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Medicare Private Health Plan Benefits
March 19, 2009 • Volume 9, Issue 11
Insurance companies design their benefit packages for Medicare private health plans with an eye toward marketing to consumers who will be profitable to enroll. Free gym membership can attract healthy, low-cost enrollees. Better coverage of expensive chemotherapy medicines will not.
That dynamic is the reason why Congress gave the Centers for Medicare & Medicaid Services (CMS) the authority to prohibit companies from designing benefit packages that discriminate against consumers who are in poor health and need expensive medical care
At the end of this month, the Obama administration will publish the final 2010 Call Letter, which will lay out guidelines for Medicare private health plan benefit designs and set contract terms for next year. Based on the draft Call Letter released in February, 2010 could be the first year that these guidelines provide real protection to people with Medicare. If the guidelines are effective, we should see the following in 2010:
All, or nearly all, Medicare private health plans will have a comprehensive annual out-of-pocket limit of $3,400 or less for Medicare-covered medical services.
CMS is proposing that any plan that makes enrollees pay a percentage of the cost of services—20 percent of chemotherapy, for example—have such an out-of-pocket cap to limit the financial burden of high-cost treatment. We believe such an out-of-pocket limit should apply even when there are flat copays for all services; such copays can add up when treatment requires frequent visits to the doctor or a lengthy stay in a skilled nursing facility.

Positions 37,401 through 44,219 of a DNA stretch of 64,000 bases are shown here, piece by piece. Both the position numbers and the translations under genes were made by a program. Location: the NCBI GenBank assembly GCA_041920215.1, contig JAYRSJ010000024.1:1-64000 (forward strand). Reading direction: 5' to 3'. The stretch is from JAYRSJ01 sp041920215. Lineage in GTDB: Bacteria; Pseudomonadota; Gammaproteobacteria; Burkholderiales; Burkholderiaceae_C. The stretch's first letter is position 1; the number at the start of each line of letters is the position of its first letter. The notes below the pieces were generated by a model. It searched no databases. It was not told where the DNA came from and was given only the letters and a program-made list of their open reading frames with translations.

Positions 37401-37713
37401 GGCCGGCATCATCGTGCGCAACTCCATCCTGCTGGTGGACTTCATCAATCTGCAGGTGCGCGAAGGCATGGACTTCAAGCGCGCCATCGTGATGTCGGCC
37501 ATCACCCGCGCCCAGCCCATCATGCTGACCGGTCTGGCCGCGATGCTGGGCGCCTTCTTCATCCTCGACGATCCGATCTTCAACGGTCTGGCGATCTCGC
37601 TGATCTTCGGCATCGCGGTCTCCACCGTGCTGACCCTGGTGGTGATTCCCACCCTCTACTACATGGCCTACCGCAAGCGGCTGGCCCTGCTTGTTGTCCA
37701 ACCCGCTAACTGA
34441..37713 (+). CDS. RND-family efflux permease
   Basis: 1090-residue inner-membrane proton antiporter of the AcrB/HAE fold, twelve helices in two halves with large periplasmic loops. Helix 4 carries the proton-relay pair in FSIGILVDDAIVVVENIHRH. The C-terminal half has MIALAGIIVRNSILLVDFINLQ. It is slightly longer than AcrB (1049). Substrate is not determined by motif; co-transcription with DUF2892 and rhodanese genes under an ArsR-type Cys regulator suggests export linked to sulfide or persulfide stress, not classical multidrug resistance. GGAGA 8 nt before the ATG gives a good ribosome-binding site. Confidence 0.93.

Plans will no longer be allowed to carve out certain services, such as doctor visits or wheelchair coverage, from the out-of-pocket limit and thereby gut the financial protection it offers.
CMS recognizes that prohibiting plans from hiding such loopholes in their coverage provides crucial protection for consumers. It would be even stronger if the out-of-pocket limit were set lower. Having to pay $3,400 in medical copays, on top of the copays for Part D drugs, is still too much for many people with Medicare who have limited incomes.
Plans will no longer be able to charge more than Original Medicare for kidney dialysis, chemotherapy and other Part B drugs, and care in skilled nursing facilities or psychiatric hospitals.
CMS has made a good start with that list of services, but plans should also be barred from charging more than Original Medicare for home health care and durable medical equipment, such as wheelchairs and hospital care.
Do these rules mean that enrollees in Medicare private health plans will no longer get free gym membership? No. But they do mean that all people with Medicare, including those with high-cost illnesses, will have a minimum level of protection in any Medicare private health plan.
Are you paying a lot for medical care that you need? We would like to hear from you about your out-of-pocket spending and how these expenses have affected you. Please consider sharing your story with us.